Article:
I'm currently set up with a Windows 7 PC for work, with notepad++ and Sublime Text 2, and a XAMPP server. I'm also using the PC for studying.

I'm considering switching to Ubuntu, but I wanna make sure I don't lose functionality. The thing is I've heard badly about the LibreOffice and OpenOffice compared to Microsoft Office. Is there anything about LibreOffice and OpenOffice I should know?

Also is there a good multiple programming language, syntax highlighting editor built in to Ubuntu, or a good one anyone can recommend?

  • Geany is probably the closest to notepad++. Linux is awesome for programming. LibreOffice needs a bit of time to get used to and is less fancy then MS Office but all you need is there. Don't get discouraged at first. The freedom is worth some effort.
    – con-f-use
    Feb 22 '13 at 1:14

You ask two questions in your post which might be better as two posts, but I'll try to answer both as best I can.

Regarding MS Office vs LibreOffice, I find LibreOffice good enough for everyday use. LibreOffice has a couple of weak spots:

  1. If you take a MS Office doc, edit it in LibreOffice, then open it in MS Office and try to work with it, you will often find some of the formatting has changed. If you have to do this often, you will likely give up on LibreOffice.
  2. If you have used MS Office all day long for months on end and have learned every keyboard shortcut, you will be thrown off by the change. Don't expect to have everything work exactly the same.

If these issues do not apply to you, or you are willing to put in a bit of extra effort to relearn old habits, you will be happy with LibreOffice.

Regarding your question about programming editors, Ubuntu (and Linux in general) have a great set of choices. These editors are available on Ubuntu, OS X and Windows so you won't have to give up on them if you don't like Ubuntu. These are my favorites:

  1. Sublime Text 2 - A great all around editor. Code is rendered beautifully with a beautiful font. Good, simple project management through the sidebar. It also has this thing on the right hand side that gives an overview of the whole file. For the spatial learner like me this is huge. I often can't remember what the function is called but I know where it is in the file. This is a for-pay program, but there are no limitations when you download it, only an annoy-box that pops up on save occasionally.
  2. Emacs - A great tool for manipulating text. People joke that it is capable enough to be an operating system, so be prepared for a learning curve. Many commands are multiple key combinations, like Ctrl-x, Ctrl-s to save a file.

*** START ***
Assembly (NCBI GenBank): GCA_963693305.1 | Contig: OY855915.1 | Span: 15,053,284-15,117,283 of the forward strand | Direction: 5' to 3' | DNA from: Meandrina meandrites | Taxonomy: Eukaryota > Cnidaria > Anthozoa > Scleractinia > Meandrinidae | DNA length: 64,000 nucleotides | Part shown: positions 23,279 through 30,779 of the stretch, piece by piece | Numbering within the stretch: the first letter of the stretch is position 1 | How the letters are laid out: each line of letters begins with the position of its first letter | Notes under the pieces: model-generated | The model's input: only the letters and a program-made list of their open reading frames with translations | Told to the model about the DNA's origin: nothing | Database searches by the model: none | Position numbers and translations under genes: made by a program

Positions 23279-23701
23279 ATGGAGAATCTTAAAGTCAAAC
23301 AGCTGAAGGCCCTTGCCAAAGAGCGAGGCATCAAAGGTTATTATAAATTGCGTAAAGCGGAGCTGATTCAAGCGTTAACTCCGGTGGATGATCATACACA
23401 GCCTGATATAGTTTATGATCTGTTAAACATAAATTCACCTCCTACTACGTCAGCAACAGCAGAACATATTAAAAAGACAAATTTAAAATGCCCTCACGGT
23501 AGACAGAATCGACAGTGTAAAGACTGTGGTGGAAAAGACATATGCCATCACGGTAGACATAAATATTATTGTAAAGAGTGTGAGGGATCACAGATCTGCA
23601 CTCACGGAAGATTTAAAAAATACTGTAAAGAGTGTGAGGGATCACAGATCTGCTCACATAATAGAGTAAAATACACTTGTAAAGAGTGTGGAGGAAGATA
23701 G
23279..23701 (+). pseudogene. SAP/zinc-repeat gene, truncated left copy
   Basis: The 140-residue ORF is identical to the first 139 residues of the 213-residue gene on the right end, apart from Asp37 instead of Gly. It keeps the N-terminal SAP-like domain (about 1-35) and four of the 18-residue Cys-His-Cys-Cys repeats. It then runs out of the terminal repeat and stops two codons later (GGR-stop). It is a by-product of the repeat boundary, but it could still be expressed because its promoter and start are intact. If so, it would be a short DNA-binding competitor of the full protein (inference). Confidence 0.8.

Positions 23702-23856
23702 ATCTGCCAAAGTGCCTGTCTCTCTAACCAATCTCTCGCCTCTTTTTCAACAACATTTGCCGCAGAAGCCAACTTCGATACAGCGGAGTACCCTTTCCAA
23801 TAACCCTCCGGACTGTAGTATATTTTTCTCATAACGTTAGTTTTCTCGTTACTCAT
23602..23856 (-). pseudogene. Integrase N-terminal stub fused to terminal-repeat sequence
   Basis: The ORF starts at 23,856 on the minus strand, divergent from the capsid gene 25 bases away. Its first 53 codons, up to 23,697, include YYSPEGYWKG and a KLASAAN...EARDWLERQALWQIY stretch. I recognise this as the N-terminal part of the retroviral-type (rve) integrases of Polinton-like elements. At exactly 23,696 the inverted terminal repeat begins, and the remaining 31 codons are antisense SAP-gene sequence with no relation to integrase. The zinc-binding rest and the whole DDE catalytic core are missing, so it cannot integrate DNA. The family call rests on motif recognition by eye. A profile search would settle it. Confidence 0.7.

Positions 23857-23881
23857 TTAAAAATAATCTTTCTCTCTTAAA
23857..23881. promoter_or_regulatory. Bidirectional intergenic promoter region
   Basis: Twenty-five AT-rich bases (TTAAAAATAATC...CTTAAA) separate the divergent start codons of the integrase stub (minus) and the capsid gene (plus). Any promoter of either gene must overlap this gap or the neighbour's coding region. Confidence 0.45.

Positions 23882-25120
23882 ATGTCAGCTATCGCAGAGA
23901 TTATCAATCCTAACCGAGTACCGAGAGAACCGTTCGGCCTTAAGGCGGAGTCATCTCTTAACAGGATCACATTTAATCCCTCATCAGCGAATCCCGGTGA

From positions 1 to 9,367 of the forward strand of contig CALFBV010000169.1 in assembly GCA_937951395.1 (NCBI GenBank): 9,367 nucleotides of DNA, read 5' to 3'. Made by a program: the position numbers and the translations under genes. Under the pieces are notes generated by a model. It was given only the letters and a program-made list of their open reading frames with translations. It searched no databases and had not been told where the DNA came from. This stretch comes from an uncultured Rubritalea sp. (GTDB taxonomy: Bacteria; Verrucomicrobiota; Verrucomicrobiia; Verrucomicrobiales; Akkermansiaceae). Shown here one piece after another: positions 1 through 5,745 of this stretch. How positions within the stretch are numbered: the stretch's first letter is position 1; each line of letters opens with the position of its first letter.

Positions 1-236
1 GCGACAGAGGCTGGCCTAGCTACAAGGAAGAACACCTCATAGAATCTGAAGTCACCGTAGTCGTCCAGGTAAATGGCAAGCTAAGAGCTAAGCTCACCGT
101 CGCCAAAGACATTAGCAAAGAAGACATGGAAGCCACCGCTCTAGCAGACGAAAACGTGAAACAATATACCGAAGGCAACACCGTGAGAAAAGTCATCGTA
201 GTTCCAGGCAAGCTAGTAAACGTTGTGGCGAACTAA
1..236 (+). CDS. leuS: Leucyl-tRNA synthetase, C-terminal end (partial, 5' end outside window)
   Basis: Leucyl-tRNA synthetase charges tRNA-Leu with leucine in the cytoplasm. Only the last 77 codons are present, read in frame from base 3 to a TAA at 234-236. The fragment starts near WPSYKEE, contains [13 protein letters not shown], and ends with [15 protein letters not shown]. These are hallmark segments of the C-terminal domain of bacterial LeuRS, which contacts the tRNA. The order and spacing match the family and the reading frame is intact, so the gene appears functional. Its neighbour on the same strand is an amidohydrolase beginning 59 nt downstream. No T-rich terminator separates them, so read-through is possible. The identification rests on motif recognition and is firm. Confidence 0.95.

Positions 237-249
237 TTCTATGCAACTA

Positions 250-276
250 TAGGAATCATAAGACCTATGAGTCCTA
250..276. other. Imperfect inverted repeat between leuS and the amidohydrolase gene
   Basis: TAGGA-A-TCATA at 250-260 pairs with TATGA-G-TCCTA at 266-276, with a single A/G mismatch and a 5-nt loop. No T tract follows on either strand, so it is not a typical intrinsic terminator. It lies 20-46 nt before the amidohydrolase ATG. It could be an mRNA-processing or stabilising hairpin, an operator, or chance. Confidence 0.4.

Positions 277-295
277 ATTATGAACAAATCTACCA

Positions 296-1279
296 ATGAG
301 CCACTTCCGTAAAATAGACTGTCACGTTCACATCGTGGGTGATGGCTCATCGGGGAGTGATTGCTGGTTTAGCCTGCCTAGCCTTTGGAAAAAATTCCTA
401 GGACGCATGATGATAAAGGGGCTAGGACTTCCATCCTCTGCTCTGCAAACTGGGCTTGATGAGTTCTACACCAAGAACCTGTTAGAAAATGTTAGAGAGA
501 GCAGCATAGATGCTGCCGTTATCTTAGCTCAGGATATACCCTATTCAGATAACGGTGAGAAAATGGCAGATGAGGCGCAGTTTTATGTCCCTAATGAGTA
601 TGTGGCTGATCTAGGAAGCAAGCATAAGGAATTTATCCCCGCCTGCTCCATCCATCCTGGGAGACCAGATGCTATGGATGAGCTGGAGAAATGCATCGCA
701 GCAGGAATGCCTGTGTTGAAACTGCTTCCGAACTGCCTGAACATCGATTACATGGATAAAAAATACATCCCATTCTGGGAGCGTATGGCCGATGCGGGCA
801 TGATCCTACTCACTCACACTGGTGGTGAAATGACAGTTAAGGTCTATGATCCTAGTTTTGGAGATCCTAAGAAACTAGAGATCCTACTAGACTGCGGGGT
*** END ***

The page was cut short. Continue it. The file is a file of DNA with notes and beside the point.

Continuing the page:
3. Vim/Gvim - Another great tool for manipulating text. I find it a little less polished than emacs, but for some reason I find myself using it more. It is an example of a Modal editor, which means that in one mode you can edit text like normal, but then you can switch out of it and suddenly almost every key on the keyboard means something else. It is very powerful if you take time to learn it.

There are other tools like Eclipse (it is utterly giant, but it shines with Java code), gedit (installed everywhere), Bluefish (good for html). I personally wouln't put in the time to learn anything unless it is available for all 3 platforms.

Good luck with school!

  • Doh. And I just realized you already use Sublime Text 2. :) sigh. Feb 21 '13 at 19:02

I use Ubuntu for work - and I often need to create/edit office docs that are used by other people using MS Office. I have tried using LibreOffice/OpenOffice for this in the past, and did occasionally run into issues where what they saw in the docment wasn't what I saw.

Today I use a licensed copy of MS Office on Ubuntu with CrossOver, and it generally works quite well.

You mention that you are a student - If you are creating documents to submit for assignments, I would not recommend submitting .doc or .ppt files created with LibreOffice - the teacher might not see what you see.

If you can submit PDFs, then I'd be more comfortable - as long as you review the PDF before submitting to make sure it says what you meant it to.

more generally, if you use LibreOffice to create content and share with others via printing or converting to PDF, you probably won't have issues...


Very subjective question... In my opinion, LibreOffice isn't any worth than MOffice, in differents ways. It may be uglier, but I find it more open, and that matters to me.

For the IDE, gedit is built-in and support a lot a language and has a lot of plugins. You also have some serious Java IDE like Eclipse, NetBeans and IntelliJ, or C# one like MonoDevelop. Well almost any language can be code from Ubuntu.

I went there one day, and I'll never come back to Windows.

Have fun !

  • Would you suggest waiting for 13.04 or switching now, and then upgrading in april? Feb 21 '13 at 18:31
  • If it's your first experience with Ubuntu, start with an LTS (Long Term Support) version, like 12.04
    – NorTicUs
    Feb 21 '13 at 18:34

I think you should install LibreOffice on Windows 7 first and satisfy yourself that you are prepared to go where Microsoft Office is unavailable, especially if you must continue to interchange documents with Microsoft Office users.

Microsoft Office and LibreOffice will co-exist on Windows 7 machine with no problem. LibreOffice provides more bidirectionality with Microsoft Office at the moment (saving back in OOXML, not just binary Office formats), and it is probably included in the Ubuntu distribution.

The question about programming editors also depends on what programming languages and other development tools you expect to be using. While there should be no problem, you might want to double-check whether the tool chain that matters to you has an appealing counterpart on Ubuntu/Linux.

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